JACKSONVILLE (11-5) at PITTSBURGH (10-6)
WHEN: Saturday, 6 p.m. MST
WHERE: Heinz Field, Pittsburgh
GHOSTS OF PLAYOFFS PAST:
JACKSONVILLE: Natrone Means. His 175 yards in the Jaguars’ wild-card win over the Bills in 1996 gave the team its first playoff win and perpetuated the momentum they’d built in a five-game, five-win mad dash from 4-7 despair to a playoff-worthy 9-7 finish. What he and his Jacksonville comrades did next week is something that I’m sure most in Broncos Country wish to forget, even though that 30-27 loss at Mile High Stadium is pointed to by many players as the fuel that powered a world-championship engine a year later.
PITTSBURGH: Franco Harris. Heading into a 1972 divisional-round duel with the Oakland Raiders, the Steelers hadn’t played a postseason game with any championship relevance in 25 years, since a 1947 Eastern Division postseason loss to the Philadelphia Eagles — the same team with which the Steelers had temporarily merged in 1943 because of a player shortage during the Second World War. The Steelers’ other postseason foray was a 1962 loss to Detroit in the inconsequential Playoff Bowl, which was something of a third-place game contested throughout the 1960s. Harris’ “immaculate reception” — whether it should have counted or not — merely gave the Steelers their first postseason win in their 40-season history.
HISTORICAL FOOTNOTES: How quickly one forgets that these two clubs were staunch rivals for seven seasons from 1996-2001 before the league’s realignment into eight four-team divisions. The Jaguars won eight of the 14 games in that span and have now won three in succession in the series, including a 29-22 win in Week 15 … After winning no playoff games in their first 39 seasons of existence, Pittsburgh has won 28 in the 36 seasons that have followed … Pittsburgh won four straight at home over the Jaguars from 1995-98 but is just 1-4 against them at home since.
IN THE NOW: As Fox Sports Net photojournalist Charlie Felix — who also covers every Broncos game — and I watched all the early Week 15 games at local hangout Grand Slam Sports Cafe, one thing became clear to both of us — the Jaguars had turned the tables on the Steelers. It was the Jaguars who were landing the haymakers, who controlled the interior, whose tactics and style seemed far more suited to the boggy moor that the overextended Heinz Field playing surface had become. Indeed, while the Steelers have the league’s No. 3 rushing attack in the NFL, Jacksonville’s is No. 2, 13.9 yards per game clear of their former AFC Central rivals. Over the course of the season, however, the Steelers have the better rush defense; the figure of 89.9 is third-best in the league … In their seven seasons at Heinz Field, the Steelers are 3-2 in postseason games; however, they have won all three postseason openers at the stadium, in the 2001, 2002 and 2004 playoffs … There’s been some debate over how to pronounce “Jaguars.” What is commonly considered correct in American Standard English is “jag-wars.” What is incorrect, is far too often used and personally drives me up all four walls in my home office is when someone calls them the “jag-wires,” since I don’t see an “i” anywhere in their nickname. But what would seem to be the truly correct pronunciation comes from a late-night viewing of Britain’s Sky Sports News, which airs on the western side of the Atlantic Ocean for at least a couple of hours per day on Fox Soccer Channel. There, the anchors said, “jag-yoo-ars” during the NFL segment of their broadcast. Of the three pronunciations, the English one is the only one that is phonetically correct.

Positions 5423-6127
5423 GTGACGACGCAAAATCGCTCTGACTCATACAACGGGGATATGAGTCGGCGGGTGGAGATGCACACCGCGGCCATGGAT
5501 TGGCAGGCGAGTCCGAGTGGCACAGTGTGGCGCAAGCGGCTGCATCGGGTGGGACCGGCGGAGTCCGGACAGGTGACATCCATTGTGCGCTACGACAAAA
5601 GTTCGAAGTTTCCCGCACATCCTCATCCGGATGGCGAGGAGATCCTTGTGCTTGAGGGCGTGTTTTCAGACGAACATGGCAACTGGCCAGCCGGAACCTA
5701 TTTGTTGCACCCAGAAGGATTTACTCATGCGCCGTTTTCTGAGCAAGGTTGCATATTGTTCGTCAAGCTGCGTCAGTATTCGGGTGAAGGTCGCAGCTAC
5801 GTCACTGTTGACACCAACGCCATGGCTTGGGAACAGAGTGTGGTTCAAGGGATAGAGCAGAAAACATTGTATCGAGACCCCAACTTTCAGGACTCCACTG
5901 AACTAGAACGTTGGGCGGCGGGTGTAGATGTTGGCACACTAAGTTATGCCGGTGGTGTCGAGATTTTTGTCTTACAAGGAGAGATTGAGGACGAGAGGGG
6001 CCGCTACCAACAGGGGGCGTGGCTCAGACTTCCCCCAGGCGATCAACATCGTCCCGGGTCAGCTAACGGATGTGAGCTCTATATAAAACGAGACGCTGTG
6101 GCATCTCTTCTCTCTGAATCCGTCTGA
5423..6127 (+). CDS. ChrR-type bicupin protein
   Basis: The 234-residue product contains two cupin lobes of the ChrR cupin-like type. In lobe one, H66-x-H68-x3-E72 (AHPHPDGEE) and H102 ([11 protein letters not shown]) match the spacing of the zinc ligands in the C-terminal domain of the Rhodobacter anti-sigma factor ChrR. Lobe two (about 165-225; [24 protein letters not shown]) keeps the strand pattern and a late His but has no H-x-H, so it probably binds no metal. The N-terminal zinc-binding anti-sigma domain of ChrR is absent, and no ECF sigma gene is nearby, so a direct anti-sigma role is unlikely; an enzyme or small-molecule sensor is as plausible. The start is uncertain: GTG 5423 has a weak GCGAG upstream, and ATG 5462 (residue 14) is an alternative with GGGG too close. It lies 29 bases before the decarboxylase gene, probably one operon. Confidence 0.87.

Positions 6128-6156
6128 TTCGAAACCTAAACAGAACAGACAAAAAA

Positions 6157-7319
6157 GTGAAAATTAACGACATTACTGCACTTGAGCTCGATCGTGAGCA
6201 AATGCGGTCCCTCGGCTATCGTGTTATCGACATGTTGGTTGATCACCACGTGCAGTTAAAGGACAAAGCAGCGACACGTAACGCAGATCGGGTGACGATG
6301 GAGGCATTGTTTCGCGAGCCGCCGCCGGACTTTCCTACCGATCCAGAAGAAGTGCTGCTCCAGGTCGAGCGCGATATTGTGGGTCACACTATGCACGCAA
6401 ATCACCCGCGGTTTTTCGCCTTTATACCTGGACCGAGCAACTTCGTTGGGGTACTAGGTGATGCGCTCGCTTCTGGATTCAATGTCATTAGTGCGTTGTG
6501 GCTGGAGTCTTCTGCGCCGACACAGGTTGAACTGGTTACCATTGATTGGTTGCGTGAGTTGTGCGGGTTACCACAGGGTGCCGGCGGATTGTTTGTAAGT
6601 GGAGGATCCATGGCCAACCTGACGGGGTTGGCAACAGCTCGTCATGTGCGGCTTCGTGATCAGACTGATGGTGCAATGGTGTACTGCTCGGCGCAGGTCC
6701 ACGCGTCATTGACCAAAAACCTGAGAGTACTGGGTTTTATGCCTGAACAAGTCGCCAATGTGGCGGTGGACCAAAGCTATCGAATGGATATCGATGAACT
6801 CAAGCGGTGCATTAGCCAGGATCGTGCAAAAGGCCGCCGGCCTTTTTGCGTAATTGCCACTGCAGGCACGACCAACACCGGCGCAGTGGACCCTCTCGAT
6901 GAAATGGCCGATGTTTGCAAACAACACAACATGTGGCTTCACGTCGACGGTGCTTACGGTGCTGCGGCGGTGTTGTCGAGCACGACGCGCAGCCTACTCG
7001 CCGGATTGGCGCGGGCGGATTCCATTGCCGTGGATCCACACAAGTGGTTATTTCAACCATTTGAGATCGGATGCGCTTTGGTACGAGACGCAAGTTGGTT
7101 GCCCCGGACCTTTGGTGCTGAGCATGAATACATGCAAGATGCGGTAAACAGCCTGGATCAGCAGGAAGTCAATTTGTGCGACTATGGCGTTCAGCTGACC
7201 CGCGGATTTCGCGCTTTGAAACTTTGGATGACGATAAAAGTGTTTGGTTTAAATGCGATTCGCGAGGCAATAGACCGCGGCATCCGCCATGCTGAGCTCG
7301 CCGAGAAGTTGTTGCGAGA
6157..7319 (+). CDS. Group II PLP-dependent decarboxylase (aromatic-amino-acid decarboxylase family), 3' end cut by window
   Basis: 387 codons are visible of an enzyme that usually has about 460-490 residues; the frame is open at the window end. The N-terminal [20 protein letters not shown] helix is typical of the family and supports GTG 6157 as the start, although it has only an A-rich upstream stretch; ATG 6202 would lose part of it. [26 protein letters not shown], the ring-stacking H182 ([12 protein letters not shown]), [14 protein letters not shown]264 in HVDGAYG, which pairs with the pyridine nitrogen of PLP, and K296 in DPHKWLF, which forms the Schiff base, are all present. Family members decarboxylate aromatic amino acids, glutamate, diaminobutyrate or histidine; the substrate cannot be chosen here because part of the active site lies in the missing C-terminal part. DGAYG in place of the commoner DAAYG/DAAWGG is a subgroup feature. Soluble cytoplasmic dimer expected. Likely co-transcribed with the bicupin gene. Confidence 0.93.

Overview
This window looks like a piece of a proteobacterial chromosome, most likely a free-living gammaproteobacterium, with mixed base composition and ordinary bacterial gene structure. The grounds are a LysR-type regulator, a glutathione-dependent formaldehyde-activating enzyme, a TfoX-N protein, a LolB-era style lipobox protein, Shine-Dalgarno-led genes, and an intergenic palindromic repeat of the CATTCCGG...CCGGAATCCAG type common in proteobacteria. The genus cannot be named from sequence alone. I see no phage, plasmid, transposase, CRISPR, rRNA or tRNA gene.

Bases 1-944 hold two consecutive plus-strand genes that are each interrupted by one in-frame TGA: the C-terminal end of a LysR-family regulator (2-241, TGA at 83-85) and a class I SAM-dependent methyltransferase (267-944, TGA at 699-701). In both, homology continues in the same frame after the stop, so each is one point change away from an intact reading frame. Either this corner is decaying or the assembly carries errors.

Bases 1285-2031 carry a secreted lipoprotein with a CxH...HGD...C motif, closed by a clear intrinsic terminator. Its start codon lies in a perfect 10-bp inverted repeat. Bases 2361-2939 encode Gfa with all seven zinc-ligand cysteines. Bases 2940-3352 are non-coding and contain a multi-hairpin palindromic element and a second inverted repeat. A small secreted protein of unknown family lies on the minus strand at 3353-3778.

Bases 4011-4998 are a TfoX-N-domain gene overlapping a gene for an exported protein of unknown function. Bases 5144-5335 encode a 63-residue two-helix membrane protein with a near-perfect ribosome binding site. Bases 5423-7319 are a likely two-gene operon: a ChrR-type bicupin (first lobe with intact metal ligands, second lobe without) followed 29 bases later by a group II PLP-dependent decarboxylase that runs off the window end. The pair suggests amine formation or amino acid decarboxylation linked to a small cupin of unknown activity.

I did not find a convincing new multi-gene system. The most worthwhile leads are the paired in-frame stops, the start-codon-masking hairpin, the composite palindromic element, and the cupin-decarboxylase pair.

MASON’S PICK: Jacksonville, 28-17. As I turn over the particulars of this clash in my head, I can’t get past the fact that the Jaguars physically dominated the Steelers when Willie Parker was healthy — he had 100 yards on 14 carries, and the Steelers still fell behind by 15 … so how much better might they do with the pride of Clinton, N.C. rendered unavailable? By any way you say their name, the Jaguars will try and do what they did in Week 15 — come out and punch the Steelers in the mouth.
OTHER PICKS FROM THE BLOGOSPHERE:
MIKE RICE, NEWSRADIO 850 KOA: Jacksonville, 16-13.
KYLE MONTGOMERY, BRONCOTALK: Jacksonville is the most consistent team in the NFL. They’ll win easily.